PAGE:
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Chrono

Spent The Last Few Years Turning My Life Around, But Still Feel Depressed.

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I originally studied something I was passionate about, but joblessness afterwards was imminent. We all know this story.

I was depressed and had panic attacks about what to do with my life, and the ability to support myself. I spent the last few years in grad school in an engineering program. It was so different from my former schooling, and I had panic attacks throughout, feeling I was always behind other younger students in aptitude. I graduate tomorrow, and did OK in school. I even have a new job. I should be happy. But my depression continues. I am about 30, and have become extremely sensitive about my skill level and aptitude at my new job. New 21 year old interns are arriving soon, their resumes are immaculate, and come from schools like Yale and Berkeley I have had panic attacks recently about everyone realizing just how behind and useless I am compared to these overachievers who are just a year or 2 out of high school. While I still feel like I'm trying to fake it till I make it. I know this is classic impostor syndrome, but in this case i am somewhat of a real impostor I'm a typical newbie, but I'm old and people I am sure expect more of me than what I am capable of.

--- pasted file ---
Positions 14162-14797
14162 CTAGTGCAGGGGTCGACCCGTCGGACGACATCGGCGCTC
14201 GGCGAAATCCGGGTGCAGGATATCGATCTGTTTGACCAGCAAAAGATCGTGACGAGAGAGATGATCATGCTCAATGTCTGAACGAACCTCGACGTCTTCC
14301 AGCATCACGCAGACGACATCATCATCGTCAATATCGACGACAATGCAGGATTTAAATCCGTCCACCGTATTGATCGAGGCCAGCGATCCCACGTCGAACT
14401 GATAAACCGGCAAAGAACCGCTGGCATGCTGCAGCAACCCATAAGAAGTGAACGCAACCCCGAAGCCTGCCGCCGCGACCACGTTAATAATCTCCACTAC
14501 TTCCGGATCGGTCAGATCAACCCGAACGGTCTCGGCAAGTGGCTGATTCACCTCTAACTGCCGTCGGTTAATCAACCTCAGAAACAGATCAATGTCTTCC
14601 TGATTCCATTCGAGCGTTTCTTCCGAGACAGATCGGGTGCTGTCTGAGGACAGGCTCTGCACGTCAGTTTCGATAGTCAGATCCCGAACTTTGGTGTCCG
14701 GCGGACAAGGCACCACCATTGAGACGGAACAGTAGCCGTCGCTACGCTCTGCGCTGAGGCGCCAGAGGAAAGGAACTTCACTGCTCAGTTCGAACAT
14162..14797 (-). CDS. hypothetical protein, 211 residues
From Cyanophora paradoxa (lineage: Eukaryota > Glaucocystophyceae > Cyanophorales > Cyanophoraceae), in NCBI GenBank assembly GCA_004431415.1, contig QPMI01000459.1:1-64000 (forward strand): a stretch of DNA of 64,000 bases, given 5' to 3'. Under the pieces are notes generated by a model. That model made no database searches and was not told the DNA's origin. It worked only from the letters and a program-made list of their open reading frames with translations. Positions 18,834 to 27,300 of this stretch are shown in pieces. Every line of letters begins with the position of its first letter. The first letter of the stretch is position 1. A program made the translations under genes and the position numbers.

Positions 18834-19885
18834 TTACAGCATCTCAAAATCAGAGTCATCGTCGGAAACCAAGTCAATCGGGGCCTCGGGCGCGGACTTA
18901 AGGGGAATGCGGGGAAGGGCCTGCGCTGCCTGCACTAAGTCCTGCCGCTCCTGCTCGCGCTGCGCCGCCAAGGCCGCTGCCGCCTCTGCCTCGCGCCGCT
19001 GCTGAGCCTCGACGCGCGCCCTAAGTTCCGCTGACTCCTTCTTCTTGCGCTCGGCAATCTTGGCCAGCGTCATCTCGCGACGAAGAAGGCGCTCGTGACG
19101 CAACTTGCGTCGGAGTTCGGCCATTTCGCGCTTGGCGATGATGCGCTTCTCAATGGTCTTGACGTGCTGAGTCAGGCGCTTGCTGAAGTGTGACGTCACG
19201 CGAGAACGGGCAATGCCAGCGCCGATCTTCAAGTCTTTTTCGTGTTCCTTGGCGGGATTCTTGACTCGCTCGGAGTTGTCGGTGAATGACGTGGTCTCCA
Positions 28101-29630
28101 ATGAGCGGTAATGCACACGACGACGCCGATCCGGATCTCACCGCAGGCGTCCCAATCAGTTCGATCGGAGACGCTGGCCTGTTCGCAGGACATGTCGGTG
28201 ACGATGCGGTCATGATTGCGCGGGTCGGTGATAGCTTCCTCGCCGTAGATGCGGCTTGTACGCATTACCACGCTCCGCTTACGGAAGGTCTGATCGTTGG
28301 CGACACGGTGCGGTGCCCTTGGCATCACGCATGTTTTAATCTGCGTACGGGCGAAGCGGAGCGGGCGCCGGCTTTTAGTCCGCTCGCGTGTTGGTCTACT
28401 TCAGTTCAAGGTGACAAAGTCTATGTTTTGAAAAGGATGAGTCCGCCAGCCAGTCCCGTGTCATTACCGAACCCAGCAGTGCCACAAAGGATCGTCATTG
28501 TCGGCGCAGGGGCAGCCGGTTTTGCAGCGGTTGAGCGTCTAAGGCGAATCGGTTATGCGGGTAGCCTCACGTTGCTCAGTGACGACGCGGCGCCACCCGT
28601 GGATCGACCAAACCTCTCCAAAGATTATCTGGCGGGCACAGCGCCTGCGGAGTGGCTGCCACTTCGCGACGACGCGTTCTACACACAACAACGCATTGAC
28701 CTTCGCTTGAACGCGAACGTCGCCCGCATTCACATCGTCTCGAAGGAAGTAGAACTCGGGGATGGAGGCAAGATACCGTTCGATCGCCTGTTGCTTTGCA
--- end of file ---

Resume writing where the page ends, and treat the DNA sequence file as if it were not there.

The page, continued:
The other day I was assigned what even I knew was a relatively simple task. I stayed late trying to fix it up. As the sun went down and I made zero progress, I felt this realization. Who am I kidding? I cannot do this. I am years behind in every aspect of life, and this will come to light as the newest, nearly decade younger people come in and shine before I've been able to show any usefulness.

This is a general, recent example, of how I have felt in most situations. Social events, school, etc. If I am driving myself and others, and make a wrong turn that sends us over a bridge and into traffic, and an hour late, I cannot see this as just an annoying mistake. I know it to be undeniable evidence that I am a loser.

I try not to compare, but I will always feel how my 20s were wasted, and I can never ever catch up to other people, especially younger ones. Thoughts like these make me fantasize about dying. Not suicide, just a tiredness of this pattern, that makes it impossible to smile 99% of the time.